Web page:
National Insect Week, or simply Insect Week, is observed every year in the last full week of June. This year, it takes place from June 19 to 25. It’s a one-of-a-kind event for those who are fascinated by insects and entomology. Hundreds of events take place across the United Kingdom for a week, giving people the opportunity to learn about insects, compete in various competitions, and meet experts in the field. So, if you even have a mild interest in insects, this week should be a lot of fun for you.
History of National Insect Week
The green slime was the first sign of life on the planet. Then came the dinosaurs, who went extinct, and then came the regular-sized mammals, who eventually gave way to man. Have you ever wondered what happened before dinosaurs? There’s a whole chain of events missing between the green slime and dinosaurs. Let us remind you that insects existed long before dinosaurs.
Since prehistoric times, insects have ruled the earth. They are one-of-a-kind in many ways; their lack of a backbone renders them spineless, but they muster the courage and strength to mess with humans. Some of them eat up the furniture, ruin the clothes, eat up entire crops, and store a deadly poison lethal enough to kill humans in their bodies. The more we stifle these pests, the more deadly they become. So, if someone asks you why you’re interested in insects, you can always say, “It’s always better to know about your adversary.”
Aside from the amusing aspects, insects have coexisted with and evolved alongside all other animal groups. Their presence may annoy us at times, but remember that insects have taught us a lot. Entomologists are people who are fascinated by insects and their various types, lives, and characteristics, and entomology is the study of insects.
Because entomologists and ecologists have made significant contributions to this field, the Royal Entomological Society has decided to hold a week-long appreciation drive for them. The Prince of Wales, for example, has spoken out in support of the celebration.
National Insect Week timeline
Insects appear around the same time that plants begin to grow.
Pliny the Elder, a natural philosopher, publishes the first book on insect classification.
Ulisse Aldrovandi publishes his book “De Animalibus Insectis,” which begins modern scientific research on insects.
Prof David Bellamy (O.B.E.), Kate Humble, and others lend their support to the Insect Week celebration.
National Insect Week FAQs
What is the total number of insect species?
There are approximately one million insect species that have been discovered. Scientists estimate that there are approximately 10 million species in total.
Which is the most deadly insect?
Mosquitoes have killed more people than any other insect on the planet. There may be more venomous insects out there, but mosquitoes have the highest population.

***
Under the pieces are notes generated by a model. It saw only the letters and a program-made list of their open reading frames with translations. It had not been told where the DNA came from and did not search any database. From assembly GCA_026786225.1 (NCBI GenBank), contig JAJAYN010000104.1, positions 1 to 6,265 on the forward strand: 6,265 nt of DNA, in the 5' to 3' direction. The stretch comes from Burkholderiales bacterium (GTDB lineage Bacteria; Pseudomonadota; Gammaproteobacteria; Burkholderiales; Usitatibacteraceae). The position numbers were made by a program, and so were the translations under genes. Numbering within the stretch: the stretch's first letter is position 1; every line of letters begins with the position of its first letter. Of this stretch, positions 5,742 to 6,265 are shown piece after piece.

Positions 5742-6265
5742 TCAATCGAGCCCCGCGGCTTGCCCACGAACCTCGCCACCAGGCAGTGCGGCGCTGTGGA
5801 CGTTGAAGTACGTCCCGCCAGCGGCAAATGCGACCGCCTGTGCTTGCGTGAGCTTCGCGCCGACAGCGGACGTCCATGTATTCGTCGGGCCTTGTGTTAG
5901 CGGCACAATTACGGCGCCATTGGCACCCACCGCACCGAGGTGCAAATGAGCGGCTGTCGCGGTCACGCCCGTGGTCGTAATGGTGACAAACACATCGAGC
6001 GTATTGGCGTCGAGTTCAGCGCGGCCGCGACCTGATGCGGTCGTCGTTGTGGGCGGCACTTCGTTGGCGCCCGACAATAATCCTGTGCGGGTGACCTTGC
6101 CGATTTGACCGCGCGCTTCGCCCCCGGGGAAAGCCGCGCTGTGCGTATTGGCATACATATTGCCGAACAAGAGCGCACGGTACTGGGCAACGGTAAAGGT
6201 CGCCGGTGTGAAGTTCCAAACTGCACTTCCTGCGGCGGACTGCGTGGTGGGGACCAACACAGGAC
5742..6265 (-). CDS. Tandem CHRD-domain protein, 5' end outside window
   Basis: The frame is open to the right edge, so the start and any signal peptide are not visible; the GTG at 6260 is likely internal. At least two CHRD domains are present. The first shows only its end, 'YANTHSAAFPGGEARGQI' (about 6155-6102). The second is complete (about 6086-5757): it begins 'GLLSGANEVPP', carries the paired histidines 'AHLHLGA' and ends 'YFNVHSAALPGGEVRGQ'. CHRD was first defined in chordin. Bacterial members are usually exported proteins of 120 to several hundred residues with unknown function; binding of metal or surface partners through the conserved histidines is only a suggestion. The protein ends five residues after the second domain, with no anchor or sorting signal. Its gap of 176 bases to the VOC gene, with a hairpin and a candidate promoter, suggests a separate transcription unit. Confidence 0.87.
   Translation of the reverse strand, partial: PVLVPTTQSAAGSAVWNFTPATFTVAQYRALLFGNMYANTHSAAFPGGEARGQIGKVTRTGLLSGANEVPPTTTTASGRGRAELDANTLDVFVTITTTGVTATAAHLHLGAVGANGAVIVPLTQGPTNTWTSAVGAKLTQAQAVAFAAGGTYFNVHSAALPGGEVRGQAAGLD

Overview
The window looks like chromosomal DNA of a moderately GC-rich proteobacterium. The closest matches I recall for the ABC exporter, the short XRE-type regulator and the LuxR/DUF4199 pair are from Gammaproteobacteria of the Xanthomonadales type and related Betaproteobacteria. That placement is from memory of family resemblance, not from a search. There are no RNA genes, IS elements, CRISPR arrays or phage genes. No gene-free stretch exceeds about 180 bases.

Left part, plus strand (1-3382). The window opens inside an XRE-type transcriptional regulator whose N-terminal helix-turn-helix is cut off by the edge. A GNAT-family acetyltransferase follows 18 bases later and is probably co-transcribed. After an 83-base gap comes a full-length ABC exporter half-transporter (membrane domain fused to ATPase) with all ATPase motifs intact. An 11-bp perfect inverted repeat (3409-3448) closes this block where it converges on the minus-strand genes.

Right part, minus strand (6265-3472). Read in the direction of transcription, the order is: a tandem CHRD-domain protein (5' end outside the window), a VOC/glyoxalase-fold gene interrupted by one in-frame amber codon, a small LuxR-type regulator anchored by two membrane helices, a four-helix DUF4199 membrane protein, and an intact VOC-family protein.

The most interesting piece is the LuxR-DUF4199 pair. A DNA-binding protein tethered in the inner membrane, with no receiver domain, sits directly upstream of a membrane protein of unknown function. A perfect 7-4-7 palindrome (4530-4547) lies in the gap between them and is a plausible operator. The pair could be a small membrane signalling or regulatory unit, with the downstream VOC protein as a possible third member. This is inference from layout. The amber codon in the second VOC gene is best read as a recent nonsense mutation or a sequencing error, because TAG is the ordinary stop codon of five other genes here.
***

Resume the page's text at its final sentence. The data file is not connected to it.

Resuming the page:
Which is the biggest insect museum in the world?
The Montreal Insectarium is the world’s largest insect museum.
National Insect Week Activities
Visit an Insect Museum
You can go to your local insect museum to learn about the various types of insects that have existed and continue to exist around the world. You never know what wonders you may uncover.
Attend a lecture
If you have even the slightest interest in insects, there will be high-profile entomologists giving lectures this week. Attend one of them and broaden your horizons.
Host a seminar
If you work at a university, you can host a seminar where you invite a renowned expert in the field to speak about insects and entomology. You can give them a certificate of appreciation for their efforts after the seminar.
5 Amazing Facts About Insects
Insects have an exoskeleton
Insects, believe it or not, have an exoskeleton that allows them to lift objects 20 times their own weight.
Spiders are not insects
Spiders are not insects; they have different characteristics than insects, despite sharing the same ancestors.
Ability to walk on water
Some insects can walk on water.
Insects do not have blood vessels
They use a completely different circulatory system to transport blood from the heart to the rest of the body.
Not all insects are bugs
Bugs belong to a distinct group within the mega insect kingdom that distinguishes them from other insects.
Why We Love National Insect Week
They’re an essential part of nature
It is important to note that insects and all bugs can live without humans, but once insects become extinct, all humans will become extinct within 50 years. This means that the natural world that nurtures us will continue to exist and thrive, but we will not be able to exist without it. All of the changes we are bringing to the planet are harming it, and if we do not change our ways, we will perish soon.
They teach us many things
Insects have influenced us in a variety of ways, from carrying many times more weight to having an exoskeleton to creating remarkable habitable colonies. These magnificent creatures, while sometimes dangerous, play a larger role in the ecosystem and are thus as important as water and air. We will be able to learn more about their impact as we learn more about them.
They gave us the Antman
Imagine if Antman hadn't returned from the Quantum Realm to save the Avengers and used time travel to undo what Thanos had done in the past. Thanos snapped, wiping out half of all life. We love this brilliant character!
National Insect Week dates